Monday, June 10, 2013


I'm taking a detour in between old RPGs to try out some old adventure games. Well, not quite so old. Ok, they just look old.

I lack sufficient experience with adventure games at large to really rank them. The Blackwell series is at least as good as Syberia, not nearly as good as The Longest Journey, definitely better than the adventure games i tried last decade for five minutes at a time and don't even remember. I understand that this outdated game format has been relegated to the computer equivalent of dime mystery novels. Piecing together various clues and puzzles is after all its forte.

The Blackwell series itself isn't really much of a series. It's one game presented in several chapters. Each release is about a tenth to a fifth the length of a normal adventure, FPS or RPG campaign. Altogether, the Blackwell Bundle scrapes together enough content to just barely be worth its $15 regular price: four quaint little stories about sending ghosts to the afterlife by tracking down their murderers.

True to detective-story form, Blackwell is less about puzzle-solving than other adventure games and more about chasing down leads through conversations. The one main gameplay innovation seems to be that the main character doesn't always instantly figure out solutions to verbal problems once the clues are all gathered. The player must demonstrate an understanding of the issue by pairing clues together in the main character's notebook just as items are paired together in more puzzle-centered games. So, even if you've found out about the "shoe" and the "box" you sometimes have to put them together to prod your character to think of a "shoebox". This is used sparingly and turns out less aggravating than it first sounds, and Blackwell steers clear of the common adventure game pitfall of straining so hard for originality that it would shoot past it straight into nonsense.
Still, it's less MacGyver, more Miss Marple. 

Before getting into other specifics, there is one stylistic choice which grates: New York. That's the game's setting, and for one i am sick of the hollywoodized pop-culture assumption that everything happens in New York, except on the rare occasions when it happens in L.A. - and Blackwell's characters show the same grating, self-absorbed New-Yorker conceit that comes through in every sitcom and movie, right down to true NY historical character references. This would not be a flaw in itself if it were not such a prevalent cultural trope.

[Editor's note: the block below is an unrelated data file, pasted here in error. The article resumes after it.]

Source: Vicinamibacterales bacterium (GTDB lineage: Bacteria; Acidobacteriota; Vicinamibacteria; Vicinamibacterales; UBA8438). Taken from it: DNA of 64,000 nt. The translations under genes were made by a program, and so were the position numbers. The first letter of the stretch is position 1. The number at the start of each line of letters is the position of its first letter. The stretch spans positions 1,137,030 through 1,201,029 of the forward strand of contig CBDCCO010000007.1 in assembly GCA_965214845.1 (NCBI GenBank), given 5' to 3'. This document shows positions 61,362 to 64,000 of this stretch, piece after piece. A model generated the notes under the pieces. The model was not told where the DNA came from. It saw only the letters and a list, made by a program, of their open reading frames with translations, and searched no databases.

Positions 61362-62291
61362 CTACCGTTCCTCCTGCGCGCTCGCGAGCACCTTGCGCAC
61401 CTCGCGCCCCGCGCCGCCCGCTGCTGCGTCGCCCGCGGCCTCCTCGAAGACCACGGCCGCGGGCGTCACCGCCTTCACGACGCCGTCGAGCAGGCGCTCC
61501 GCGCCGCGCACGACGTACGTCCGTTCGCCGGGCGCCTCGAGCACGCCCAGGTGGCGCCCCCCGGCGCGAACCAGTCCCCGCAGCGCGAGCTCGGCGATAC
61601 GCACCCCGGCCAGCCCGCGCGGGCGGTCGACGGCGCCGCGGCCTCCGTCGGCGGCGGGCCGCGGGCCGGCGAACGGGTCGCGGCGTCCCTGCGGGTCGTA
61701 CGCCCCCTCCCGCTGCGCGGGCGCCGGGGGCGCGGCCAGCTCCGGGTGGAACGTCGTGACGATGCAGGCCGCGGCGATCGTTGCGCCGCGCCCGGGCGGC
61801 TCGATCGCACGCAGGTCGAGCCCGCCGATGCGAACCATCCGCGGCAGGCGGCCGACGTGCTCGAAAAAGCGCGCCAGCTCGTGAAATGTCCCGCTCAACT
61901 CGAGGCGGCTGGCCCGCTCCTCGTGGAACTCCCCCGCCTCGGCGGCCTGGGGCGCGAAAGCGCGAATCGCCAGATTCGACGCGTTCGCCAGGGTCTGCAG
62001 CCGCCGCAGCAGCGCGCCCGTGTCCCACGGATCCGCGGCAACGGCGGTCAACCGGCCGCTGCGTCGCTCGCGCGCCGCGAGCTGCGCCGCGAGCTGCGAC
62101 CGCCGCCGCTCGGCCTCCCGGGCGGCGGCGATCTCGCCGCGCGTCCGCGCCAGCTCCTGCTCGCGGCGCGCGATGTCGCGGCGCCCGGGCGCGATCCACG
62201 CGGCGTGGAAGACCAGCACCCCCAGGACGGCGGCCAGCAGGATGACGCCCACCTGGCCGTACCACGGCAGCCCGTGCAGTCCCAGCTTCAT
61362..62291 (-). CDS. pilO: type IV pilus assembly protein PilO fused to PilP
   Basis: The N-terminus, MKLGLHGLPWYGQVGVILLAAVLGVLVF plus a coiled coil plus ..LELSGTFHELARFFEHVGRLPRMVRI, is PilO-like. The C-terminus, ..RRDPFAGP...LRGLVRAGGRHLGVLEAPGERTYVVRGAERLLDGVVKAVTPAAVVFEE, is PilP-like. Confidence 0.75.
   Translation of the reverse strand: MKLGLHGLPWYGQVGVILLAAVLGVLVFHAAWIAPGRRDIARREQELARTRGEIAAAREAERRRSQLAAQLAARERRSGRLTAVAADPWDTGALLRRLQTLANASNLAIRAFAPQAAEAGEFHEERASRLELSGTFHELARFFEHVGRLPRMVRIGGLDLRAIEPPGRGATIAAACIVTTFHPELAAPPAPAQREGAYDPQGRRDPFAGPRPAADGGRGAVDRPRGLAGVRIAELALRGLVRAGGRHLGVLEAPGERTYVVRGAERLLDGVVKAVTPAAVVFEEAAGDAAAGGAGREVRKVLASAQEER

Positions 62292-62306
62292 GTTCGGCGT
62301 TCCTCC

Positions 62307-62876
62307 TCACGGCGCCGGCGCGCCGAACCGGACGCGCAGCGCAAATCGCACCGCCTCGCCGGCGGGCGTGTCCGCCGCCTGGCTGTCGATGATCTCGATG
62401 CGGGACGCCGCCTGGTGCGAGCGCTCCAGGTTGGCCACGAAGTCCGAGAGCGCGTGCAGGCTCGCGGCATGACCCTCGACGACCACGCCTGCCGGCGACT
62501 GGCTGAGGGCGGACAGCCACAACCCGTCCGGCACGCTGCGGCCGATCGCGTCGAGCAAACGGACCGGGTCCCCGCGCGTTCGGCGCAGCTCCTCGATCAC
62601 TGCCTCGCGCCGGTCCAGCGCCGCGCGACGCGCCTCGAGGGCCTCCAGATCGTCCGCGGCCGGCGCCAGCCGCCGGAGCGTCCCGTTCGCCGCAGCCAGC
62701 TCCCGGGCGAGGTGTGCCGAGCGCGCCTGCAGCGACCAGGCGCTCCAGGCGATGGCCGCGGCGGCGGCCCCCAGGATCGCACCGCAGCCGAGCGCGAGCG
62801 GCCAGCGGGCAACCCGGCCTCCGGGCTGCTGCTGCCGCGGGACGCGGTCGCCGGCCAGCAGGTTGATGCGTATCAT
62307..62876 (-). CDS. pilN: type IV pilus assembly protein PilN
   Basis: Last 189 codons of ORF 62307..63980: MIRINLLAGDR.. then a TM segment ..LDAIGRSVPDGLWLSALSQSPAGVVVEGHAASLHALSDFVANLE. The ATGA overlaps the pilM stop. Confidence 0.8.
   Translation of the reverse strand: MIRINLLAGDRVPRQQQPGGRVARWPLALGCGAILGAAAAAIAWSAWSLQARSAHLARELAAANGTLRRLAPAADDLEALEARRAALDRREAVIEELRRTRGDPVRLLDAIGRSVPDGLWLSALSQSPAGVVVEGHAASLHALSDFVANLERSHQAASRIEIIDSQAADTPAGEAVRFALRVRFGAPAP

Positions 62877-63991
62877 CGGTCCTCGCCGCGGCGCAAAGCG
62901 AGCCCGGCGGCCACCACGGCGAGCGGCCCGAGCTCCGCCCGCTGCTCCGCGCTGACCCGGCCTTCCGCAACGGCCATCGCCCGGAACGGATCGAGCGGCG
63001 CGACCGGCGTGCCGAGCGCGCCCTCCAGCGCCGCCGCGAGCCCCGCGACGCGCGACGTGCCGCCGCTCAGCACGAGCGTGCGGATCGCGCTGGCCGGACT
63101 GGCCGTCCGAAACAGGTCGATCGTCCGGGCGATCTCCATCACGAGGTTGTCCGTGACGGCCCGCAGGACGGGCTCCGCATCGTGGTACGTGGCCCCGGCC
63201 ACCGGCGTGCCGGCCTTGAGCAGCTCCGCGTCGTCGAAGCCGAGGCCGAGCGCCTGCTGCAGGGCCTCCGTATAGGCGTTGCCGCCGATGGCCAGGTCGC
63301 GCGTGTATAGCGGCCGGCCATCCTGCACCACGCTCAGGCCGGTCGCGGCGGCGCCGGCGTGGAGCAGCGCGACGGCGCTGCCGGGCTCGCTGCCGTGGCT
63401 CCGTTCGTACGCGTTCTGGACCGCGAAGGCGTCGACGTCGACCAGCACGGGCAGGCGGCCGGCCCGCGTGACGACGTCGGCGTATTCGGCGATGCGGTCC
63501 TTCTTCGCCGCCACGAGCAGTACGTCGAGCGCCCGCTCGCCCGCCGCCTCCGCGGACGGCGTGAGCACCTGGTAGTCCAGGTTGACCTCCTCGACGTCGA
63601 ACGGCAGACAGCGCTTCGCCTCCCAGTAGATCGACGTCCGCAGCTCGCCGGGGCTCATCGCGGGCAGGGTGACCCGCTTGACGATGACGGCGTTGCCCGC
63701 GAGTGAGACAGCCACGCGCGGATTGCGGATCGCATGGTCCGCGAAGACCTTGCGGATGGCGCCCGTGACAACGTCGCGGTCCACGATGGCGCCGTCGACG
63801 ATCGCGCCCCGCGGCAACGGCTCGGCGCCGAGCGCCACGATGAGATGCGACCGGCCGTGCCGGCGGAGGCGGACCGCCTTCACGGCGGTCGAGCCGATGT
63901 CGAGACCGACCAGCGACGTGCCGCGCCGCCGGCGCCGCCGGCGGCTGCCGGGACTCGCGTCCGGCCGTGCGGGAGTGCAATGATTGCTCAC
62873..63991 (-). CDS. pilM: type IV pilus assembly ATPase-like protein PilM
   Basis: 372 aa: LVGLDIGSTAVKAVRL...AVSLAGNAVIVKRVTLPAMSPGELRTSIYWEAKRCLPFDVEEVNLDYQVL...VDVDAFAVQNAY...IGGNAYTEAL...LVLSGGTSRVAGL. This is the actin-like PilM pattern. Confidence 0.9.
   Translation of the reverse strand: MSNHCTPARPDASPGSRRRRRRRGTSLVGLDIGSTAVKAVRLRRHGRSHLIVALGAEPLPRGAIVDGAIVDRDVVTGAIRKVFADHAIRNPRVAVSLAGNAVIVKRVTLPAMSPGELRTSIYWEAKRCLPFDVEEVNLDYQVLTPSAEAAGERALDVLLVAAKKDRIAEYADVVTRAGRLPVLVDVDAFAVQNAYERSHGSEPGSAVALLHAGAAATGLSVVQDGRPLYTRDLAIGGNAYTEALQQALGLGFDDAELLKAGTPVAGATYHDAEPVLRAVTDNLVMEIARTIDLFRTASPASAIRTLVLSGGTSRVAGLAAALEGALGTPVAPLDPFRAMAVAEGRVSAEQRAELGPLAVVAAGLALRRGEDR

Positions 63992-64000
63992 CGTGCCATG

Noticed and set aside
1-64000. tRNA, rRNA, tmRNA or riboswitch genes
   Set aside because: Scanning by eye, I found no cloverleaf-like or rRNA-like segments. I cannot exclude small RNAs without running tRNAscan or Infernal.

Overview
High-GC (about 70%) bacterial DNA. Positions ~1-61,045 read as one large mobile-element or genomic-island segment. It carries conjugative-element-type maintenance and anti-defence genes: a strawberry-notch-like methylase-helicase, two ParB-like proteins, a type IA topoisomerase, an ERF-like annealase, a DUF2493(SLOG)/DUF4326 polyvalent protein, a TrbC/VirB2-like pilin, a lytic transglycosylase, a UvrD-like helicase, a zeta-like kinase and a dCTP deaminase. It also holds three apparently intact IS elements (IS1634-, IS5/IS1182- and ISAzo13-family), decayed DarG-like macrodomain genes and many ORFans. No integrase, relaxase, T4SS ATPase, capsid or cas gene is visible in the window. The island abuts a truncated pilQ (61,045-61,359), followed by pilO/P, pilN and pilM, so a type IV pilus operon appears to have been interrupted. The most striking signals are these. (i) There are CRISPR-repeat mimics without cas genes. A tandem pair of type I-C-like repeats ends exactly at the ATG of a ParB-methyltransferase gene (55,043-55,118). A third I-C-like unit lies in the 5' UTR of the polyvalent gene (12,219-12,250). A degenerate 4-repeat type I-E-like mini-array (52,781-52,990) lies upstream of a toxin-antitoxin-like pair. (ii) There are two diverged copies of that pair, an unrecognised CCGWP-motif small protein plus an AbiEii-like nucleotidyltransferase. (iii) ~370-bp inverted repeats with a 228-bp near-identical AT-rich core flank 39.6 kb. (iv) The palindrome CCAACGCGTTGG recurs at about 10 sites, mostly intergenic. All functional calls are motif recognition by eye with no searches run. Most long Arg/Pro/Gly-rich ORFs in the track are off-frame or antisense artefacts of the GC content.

My main complaint about the games is, for once, the lack of filler. There is a central over-arching story to the series, a ghost story involving the "Blackwell" family itself, and the plot of the games dives right into it, devoting the bulk of each chapter to advancing it. It would have been nice for the sake of contrast to take it slower, spend more time showing the detectives at work, portray a few more days of their life as ghost-rescuers which is only hinted at through references to the amount of time elapsed or number of cases solved. I suppose the lack of such filler, the lack of "side quests" can reasonably be attributed to the low budget of the games (and even within its low-budget genre, Blackwell is relatively low on production values.)

My other complaint is not a complaint. It's admittedly a matter of preference. Three of the four games have the same protagonist, a well-meaning, mousy modern-day failed writer named Rosangela, while the second installment is set in the past and revolves around her aunt, a bitter, sardonic, chainsmoking film-noir throwback. Everything about the grittier 70s heroine and setting seemed better: dialogue, voice, music... dark, grungy alleys. It just seems to have so much more character and should have received more attention, though i'll concede that my tastes in this are already skewed toward that particular style.

However, the most interesting part of the Blackwell series not just as an entertainment product but as a case-study in game design is its progression. Since chapters are produced and released a year or two apart (the fifth comes out this fall) they show various degrees of amateurish uncertainty or unnecessary concessions to genre staples, in addition to gradual refinement in style. This makes the Blackwell bundle as a whole a nice reference point when looking at other adventure games.

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